Welcome to European Tribune. It's gone a bit quiet around here these days, but it's still going.
Let's say a company with a market cap around 100 millions USD manages to make this year around 6 millions USD in "profit". Let's say at the end of the year there are one million shares, each one valued at 106 USD.

Option A: company declares the 6 millions profit, pays about 2 millions in taxes (assuming rate = 33%) and pays 4 millions to shareholders in dividends. (In most countries, this 4 million will also be taxed as income to shareholders.)

Option B: company buys 6 millions USD / 100 (average price) ~= 60 000 of its own shares and cancels them. Assuming the company will be able to turn in the same 6 millions USD profit next year and assuming a constant earning per share, the new 940 000 shares should be valued at 106.38 USD.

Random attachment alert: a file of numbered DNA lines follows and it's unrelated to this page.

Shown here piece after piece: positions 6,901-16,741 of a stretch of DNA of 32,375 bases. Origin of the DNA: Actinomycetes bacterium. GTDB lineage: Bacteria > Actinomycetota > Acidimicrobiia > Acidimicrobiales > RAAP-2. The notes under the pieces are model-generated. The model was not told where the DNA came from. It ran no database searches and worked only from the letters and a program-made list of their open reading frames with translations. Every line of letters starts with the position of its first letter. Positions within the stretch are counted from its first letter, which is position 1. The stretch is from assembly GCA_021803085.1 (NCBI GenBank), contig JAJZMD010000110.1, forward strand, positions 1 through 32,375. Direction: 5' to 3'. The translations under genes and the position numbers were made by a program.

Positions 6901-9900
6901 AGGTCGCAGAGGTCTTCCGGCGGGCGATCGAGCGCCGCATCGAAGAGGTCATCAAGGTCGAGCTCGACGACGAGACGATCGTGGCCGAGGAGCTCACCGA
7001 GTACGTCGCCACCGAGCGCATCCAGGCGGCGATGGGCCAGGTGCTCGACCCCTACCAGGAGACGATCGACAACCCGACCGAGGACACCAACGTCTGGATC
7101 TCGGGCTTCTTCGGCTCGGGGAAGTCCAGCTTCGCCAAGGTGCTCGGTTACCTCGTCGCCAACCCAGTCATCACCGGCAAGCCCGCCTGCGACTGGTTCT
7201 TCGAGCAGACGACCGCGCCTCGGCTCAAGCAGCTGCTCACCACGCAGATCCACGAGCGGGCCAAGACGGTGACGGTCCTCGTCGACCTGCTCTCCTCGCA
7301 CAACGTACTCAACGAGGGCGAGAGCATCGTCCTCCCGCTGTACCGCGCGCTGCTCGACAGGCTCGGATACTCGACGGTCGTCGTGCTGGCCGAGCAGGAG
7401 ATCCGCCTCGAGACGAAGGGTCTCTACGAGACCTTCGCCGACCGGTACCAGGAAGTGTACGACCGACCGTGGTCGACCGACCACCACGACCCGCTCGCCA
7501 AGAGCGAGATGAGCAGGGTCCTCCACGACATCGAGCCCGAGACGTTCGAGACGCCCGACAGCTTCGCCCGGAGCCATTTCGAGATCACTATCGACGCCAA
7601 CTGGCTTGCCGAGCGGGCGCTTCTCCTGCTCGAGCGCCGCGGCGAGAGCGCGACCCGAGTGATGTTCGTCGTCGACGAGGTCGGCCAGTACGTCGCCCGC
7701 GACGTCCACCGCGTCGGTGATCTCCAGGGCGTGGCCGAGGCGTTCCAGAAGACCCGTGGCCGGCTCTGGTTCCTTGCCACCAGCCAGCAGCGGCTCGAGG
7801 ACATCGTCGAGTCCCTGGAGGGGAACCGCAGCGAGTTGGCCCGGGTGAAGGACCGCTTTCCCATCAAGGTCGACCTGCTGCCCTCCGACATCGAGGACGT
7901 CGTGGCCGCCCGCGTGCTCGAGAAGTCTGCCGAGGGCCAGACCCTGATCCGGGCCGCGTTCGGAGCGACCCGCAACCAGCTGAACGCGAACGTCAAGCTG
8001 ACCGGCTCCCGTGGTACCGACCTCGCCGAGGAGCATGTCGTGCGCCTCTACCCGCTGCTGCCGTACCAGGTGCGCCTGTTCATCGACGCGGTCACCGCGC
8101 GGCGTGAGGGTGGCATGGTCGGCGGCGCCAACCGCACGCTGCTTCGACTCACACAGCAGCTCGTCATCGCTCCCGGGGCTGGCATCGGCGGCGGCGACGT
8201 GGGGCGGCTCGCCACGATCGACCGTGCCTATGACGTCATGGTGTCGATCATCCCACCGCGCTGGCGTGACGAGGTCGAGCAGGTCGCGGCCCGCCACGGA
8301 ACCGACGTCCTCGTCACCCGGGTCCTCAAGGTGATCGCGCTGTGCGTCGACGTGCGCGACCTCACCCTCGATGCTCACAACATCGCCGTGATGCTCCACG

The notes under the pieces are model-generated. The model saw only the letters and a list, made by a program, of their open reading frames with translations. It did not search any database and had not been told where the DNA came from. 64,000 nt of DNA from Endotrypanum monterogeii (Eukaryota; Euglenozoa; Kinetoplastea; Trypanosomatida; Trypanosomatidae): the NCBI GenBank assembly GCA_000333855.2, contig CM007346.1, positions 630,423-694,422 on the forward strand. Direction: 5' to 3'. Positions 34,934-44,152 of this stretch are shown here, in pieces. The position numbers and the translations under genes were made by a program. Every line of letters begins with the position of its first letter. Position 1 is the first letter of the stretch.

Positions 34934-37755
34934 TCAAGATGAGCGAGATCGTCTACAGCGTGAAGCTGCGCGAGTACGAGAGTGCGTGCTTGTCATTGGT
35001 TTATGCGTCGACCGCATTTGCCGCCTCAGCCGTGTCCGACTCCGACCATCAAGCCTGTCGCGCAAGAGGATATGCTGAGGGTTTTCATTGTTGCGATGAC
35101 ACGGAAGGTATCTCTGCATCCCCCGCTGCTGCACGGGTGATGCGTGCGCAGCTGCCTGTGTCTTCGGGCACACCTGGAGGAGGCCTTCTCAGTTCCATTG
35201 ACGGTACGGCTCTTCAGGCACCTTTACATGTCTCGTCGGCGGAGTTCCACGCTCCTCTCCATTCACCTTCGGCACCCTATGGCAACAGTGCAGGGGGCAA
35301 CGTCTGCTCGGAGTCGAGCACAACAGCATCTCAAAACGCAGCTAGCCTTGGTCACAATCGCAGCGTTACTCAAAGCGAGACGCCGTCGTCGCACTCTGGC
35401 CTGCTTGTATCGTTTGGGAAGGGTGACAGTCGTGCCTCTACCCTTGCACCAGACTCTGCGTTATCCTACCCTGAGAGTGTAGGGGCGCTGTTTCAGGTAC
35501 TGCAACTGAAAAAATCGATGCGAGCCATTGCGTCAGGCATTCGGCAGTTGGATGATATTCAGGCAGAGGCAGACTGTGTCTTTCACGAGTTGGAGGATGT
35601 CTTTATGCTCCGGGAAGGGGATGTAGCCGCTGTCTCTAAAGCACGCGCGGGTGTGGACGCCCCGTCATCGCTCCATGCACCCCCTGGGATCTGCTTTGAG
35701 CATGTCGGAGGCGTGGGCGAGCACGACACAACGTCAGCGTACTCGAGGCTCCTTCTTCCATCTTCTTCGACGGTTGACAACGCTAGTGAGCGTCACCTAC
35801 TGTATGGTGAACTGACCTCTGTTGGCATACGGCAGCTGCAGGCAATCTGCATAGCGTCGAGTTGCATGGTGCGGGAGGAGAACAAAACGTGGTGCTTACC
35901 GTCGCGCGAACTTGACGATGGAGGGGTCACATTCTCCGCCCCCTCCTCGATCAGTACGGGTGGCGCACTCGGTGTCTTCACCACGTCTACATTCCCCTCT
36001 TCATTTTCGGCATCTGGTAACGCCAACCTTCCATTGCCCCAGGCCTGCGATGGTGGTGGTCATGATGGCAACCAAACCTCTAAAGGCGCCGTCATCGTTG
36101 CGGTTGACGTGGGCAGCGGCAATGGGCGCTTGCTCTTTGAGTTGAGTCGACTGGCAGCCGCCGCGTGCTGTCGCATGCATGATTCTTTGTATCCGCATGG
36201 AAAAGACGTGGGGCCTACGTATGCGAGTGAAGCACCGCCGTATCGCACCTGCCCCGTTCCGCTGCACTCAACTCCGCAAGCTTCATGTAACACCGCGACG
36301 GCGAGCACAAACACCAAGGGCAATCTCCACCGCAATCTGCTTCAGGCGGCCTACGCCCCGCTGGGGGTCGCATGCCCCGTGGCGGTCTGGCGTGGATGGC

If I understand correctly what you and ATinNM are telling me zero taxes are paid by company in option B.

The shareholder in option A will pay near or no capital gain if he sells his share (initially bought at the beginning of the year) after the dividend, and in option B he will pay capital gain tax.

From the state point of view, seems to be close, a more accurate model (real taxation rates, interest rates, company valuation model taking into account profit taxes) would be needed.

Any reference?

by Laurent GUERBY on Sat Dec 23rd, 2006 at 05:27:00 AM EST
[ Parent ]

Others have rated this comment as follows:


Occasional Series